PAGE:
Wilken believes Cubs can build the foundation with Epstein-McLeod


Wilken believes Cubs can build the foundation with Epstein-McLeod

MINNEAPOLIS Tim Wilken was driving across Florida last fall when he abruptly cut off a conversation with his new boss.

Gotta go, the Cubs scouting director said into the speaker inside his car, and essentially hung up on Theo Epstein.

A cop pulled over Wilken, whos still not sure why he didnt get a speeding ticket on the way home to Dunedin from Fort Lauderdale.

For a franchise that has tried to erase the myths of black cats and billy goats, maybe this was a sign of good fortune: The player Wilken had just scouted was Albert Almora.

At the time, Almora was training with Team USA for the Pan-Am Games in Colombia. Almora led the 18-and-under national team on a 9-0 run and was named tournament MVP, winning one of his five gold medals in international play.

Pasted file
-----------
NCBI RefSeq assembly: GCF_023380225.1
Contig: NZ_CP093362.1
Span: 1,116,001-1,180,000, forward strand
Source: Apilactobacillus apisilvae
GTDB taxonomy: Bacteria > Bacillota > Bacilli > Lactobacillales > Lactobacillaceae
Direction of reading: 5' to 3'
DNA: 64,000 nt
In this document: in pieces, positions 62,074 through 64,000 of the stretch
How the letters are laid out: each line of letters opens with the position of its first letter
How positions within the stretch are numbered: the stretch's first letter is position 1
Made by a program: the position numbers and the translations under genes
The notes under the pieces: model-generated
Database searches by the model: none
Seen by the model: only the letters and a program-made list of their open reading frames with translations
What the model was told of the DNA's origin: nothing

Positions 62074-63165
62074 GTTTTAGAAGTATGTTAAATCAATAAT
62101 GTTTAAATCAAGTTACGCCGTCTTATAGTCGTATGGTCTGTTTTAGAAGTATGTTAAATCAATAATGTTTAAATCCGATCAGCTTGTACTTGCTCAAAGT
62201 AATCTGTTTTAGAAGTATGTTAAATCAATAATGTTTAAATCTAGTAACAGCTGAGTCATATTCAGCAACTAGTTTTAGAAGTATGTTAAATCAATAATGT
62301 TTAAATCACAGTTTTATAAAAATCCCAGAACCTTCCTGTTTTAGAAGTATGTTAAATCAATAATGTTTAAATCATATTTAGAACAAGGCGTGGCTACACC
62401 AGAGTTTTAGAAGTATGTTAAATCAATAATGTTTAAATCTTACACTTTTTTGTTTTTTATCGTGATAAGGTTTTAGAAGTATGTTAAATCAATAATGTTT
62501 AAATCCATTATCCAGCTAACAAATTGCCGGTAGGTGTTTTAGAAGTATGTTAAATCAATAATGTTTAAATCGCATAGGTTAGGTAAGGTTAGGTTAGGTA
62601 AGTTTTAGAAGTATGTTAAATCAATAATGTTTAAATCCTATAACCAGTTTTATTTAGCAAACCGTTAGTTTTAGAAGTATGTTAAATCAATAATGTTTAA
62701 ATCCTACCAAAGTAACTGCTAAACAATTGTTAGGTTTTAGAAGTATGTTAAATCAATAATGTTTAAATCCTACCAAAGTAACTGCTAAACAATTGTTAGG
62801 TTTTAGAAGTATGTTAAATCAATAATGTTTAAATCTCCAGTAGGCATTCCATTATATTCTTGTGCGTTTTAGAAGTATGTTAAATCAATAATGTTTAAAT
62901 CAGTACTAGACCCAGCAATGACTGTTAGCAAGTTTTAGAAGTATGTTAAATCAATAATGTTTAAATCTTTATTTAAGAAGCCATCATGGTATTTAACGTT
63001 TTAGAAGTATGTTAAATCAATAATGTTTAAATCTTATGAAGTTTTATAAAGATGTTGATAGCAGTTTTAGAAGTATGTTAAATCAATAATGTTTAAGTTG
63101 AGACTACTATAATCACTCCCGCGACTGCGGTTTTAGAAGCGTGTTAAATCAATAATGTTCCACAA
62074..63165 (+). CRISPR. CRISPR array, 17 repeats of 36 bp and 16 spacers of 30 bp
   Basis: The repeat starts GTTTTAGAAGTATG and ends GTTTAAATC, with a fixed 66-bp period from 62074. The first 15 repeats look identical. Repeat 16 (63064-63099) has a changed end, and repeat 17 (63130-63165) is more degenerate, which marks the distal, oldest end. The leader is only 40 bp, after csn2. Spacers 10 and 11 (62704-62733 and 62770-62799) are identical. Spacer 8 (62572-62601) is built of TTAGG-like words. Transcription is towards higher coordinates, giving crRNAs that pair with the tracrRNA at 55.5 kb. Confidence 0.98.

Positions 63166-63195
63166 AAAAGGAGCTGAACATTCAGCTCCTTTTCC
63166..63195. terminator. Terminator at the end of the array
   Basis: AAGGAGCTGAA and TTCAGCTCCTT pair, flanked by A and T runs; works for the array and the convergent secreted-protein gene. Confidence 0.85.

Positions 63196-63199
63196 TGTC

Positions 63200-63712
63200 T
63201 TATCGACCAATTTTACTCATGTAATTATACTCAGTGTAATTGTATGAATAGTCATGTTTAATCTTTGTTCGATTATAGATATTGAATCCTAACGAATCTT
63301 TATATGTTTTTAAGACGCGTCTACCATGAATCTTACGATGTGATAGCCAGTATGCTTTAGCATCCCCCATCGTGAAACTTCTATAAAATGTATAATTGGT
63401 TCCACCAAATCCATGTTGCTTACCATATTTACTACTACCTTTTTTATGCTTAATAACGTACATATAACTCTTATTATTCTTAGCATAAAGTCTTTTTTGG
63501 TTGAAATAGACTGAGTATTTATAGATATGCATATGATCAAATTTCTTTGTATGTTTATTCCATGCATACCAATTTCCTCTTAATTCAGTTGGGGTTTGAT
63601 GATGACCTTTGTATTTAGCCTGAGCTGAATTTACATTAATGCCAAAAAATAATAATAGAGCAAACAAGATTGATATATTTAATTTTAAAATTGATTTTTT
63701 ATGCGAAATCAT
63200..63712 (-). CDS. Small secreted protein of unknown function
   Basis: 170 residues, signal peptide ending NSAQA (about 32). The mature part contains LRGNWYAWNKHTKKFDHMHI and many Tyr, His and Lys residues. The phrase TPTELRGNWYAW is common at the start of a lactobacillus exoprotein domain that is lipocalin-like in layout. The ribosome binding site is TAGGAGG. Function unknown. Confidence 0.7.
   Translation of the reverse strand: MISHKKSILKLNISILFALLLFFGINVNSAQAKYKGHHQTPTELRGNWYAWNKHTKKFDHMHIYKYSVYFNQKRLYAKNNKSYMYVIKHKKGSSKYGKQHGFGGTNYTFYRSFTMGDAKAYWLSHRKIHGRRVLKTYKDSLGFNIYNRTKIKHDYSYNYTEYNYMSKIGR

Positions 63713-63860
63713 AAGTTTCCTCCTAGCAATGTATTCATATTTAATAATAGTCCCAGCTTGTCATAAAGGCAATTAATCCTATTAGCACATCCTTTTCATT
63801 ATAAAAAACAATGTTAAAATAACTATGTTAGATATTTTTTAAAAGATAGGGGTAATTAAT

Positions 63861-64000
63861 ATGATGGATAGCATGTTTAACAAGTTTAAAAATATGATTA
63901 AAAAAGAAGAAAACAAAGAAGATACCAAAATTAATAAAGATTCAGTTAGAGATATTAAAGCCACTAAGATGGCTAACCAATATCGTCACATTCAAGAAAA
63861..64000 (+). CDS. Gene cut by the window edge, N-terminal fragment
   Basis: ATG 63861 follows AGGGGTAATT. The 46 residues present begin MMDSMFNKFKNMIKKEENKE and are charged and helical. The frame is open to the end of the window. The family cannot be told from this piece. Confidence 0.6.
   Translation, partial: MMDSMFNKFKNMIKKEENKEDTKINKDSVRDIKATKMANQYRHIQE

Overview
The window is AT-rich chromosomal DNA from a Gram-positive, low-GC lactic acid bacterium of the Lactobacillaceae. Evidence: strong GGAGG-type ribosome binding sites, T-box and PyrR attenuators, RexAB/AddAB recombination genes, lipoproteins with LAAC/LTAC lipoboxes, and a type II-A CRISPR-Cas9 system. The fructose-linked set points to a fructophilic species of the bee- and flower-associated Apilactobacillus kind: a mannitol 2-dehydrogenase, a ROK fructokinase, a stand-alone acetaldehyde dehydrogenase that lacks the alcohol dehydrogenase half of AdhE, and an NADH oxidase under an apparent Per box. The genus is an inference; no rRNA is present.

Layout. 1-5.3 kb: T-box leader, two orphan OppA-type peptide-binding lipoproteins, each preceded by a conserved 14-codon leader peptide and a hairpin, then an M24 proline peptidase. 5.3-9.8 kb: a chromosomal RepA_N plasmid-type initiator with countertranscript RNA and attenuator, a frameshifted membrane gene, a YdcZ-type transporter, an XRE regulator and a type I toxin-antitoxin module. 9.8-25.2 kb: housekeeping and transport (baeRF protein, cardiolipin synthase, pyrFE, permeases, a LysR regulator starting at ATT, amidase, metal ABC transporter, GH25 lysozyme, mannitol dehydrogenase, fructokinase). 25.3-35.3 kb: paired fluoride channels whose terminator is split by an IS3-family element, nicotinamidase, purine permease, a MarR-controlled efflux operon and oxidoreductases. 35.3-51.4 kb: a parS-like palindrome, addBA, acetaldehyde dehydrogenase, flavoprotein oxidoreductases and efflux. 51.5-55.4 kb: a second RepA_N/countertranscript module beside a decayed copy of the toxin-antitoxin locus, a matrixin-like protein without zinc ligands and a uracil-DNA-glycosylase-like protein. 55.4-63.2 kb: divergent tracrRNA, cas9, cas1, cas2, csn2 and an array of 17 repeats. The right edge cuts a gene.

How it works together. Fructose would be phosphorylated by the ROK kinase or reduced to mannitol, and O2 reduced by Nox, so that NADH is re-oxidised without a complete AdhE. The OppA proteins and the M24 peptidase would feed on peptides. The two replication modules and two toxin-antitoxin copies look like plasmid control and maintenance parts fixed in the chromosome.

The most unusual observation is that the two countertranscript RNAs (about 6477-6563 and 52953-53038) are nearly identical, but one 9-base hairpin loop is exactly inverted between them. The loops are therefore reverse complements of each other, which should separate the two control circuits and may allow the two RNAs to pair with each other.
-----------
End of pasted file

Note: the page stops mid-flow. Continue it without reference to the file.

Almora an 18-year-old outfielder who just graduated from Mater Academy in Hialeah Gardens just became the first player drafted by the Epstein administration. Though the No. 6 overall pick is being advised by super-agent Scott Boras and has played up the idea of going to the University of Miami, Cubs officials are quietly confident a deal will get done.

Epstein framed the draft as the most important days of the year for an organization that lacks impact talent.

The president of baseball operations has overseen a merger, hiring Jed Hoyer as general manager and Jason McLeod as the new head of scouting and player development, while inheriting a staff that was signed through 2012 and loyal to Jim Hendry.